Flowers have always held a special meaning for me. Back in high school, all the girls had corsages made of flowers that displayed a theme for their birthdays. I remember for my 16th birthday, I had a corsage made of red roses and sugar cubes (Sweet Sixteen). I received tulips when my first son was born (white tulips are my favorite flower) and a lilac bush for Mother’s Day. I planted a gardenia plant in my Mother’s garden because of its intoxicating smell – heaven!

Floral prints are very popular this summer in fashion. The bigger the bloom, the better. In vintage jewelry, I have seen a great deal of metal flower rings from the 60’s and 70’s, enamel flower bracelets and silver pansy necklaces; anything goes.

Do you have a favorite flower that is very special to you? I would love to hear from you.

I have lots of new items that I have posted on my website. My favorite is the vintage Miriam Haskell baroque pearl earrings. A perfect pair for summer.

Adam’s Graduation

Adam’s Graduation

This is an appreciation letter for my younger son, Adam. Congratulations on your graduation from the University of Miami. As you embark on your new career, please remember the following:

1) Have trust in yourself and others.
2) Be self-reliant.
3) Be empathetic to others. Help others who are not as fortunate as yourself.
4) Have patience.
5) Believe in yourself.

We love you and are so very proud of you!

Mom & Dad



I am a blue girl, through and through. I crave harmony, calmness, happiness, and blue does that for me. It is a serene color, a very relaxing color, a pure color. Here are some items that look great in blue:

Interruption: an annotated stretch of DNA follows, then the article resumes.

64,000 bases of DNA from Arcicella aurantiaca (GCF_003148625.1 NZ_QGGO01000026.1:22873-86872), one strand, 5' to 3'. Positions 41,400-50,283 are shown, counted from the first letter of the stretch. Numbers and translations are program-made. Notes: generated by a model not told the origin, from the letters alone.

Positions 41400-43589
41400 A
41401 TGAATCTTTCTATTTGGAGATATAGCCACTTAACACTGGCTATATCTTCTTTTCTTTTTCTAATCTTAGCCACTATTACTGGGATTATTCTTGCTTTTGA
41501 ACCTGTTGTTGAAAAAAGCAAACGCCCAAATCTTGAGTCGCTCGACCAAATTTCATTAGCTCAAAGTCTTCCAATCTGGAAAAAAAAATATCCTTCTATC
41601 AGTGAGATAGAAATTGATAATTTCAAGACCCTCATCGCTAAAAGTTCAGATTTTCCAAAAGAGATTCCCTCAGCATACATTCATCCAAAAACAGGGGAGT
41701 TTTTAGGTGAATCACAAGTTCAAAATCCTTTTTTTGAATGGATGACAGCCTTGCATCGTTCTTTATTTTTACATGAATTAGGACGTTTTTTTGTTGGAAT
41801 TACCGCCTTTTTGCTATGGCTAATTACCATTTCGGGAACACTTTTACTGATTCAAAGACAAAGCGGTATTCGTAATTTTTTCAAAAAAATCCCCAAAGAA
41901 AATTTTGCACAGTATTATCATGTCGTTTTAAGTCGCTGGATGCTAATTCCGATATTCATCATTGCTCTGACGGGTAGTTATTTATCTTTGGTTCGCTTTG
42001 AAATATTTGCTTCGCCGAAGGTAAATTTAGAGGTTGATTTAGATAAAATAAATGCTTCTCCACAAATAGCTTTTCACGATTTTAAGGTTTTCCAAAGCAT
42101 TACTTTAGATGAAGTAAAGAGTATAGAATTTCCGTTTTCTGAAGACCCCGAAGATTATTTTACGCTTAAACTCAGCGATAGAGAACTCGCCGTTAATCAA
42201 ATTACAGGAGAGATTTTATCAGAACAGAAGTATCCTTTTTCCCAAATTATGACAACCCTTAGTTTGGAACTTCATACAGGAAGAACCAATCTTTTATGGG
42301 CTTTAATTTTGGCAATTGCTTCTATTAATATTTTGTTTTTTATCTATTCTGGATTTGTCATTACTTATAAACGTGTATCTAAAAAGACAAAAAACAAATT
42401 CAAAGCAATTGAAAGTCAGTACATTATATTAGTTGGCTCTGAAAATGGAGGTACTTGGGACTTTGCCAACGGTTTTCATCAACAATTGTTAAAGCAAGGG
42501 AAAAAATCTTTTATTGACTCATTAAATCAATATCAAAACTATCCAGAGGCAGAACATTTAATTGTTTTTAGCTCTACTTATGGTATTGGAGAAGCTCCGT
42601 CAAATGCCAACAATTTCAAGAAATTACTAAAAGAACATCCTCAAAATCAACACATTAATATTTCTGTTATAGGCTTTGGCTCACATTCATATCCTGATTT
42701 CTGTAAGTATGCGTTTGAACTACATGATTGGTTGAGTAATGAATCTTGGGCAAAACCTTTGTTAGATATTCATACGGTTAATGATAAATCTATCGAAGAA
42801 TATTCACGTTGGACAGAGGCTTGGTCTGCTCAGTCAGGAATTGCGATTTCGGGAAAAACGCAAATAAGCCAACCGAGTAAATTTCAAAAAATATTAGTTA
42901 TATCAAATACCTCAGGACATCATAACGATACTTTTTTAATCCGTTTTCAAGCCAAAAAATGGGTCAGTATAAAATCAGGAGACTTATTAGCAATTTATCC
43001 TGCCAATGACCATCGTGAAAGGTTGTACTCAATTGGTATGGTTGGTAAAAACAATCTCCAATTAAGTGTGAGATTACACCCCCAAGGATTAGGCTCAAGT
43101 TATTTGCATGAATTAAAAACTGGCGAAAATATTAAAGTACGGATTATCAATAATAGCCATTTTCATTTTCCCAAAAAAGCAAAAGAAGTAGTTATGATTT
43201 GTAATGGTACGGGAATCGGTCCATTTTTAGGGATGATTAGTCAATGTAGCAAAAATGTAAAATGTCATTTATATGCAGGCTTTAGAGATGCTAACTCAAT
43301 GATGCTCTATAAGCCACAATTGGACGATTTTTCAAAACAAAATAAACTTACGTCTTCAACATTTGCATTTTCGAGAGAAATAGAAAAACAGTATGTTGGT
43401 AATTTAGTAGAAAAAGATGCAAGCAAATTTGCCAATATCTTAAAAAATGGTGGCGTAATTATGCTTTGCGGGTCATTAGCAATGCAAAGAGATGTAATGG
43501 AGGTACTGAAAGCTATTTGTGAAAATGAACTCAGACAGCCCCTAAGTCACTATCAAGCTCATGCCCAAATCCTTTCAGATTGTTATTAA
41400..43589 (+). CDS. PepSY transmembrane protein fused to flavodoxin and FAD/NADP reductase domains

1. Eyes – especially Paul Newman’s.
2. The sky – in the middle of summer.
3. The ocean – in the Caribbean.
4. In my garden – irises.
5. Bermuda.
6. Jewelry!

As you can see on my website, I am partial to blue jewelry. I have just listed a few new things, some blue and some not. Please take a look.

I would love to hear from you all. Please tell me what is your favorite color and why.

This Olde Stuff Antiques

This Olde Stuff Antiques

I now have a case at This Olde Stuff Antiques in Amherst, New Hampshire. I am up and running and would love for you all to visit. I have some beautiful and unusual baubles for you to see.

It’s less than an hour from Boston and has over 200 vendors. There is a brand new wing that is bright and airy – that’s where you’ll find me. I am booth #446.

Looking forward to your visits!

This Olde Stuff, 112 Route 101A, Amherst, NH 03031


So Over Winter, So Ready for Spring – Bangles!

So Over Winter, So Ready for Spring – Bangles!

Spring 2011 jewelry trends have been focused on bangles and cuffs. Chunky, skinny, plastic, metal, it doesn’t matter, as long as you stack them. The more the merrier.
I love the bright colors we have been seeing on the runway. Why not incorporate these colors in your jewelry wardrobe?
Accessorizing is all in the wrist.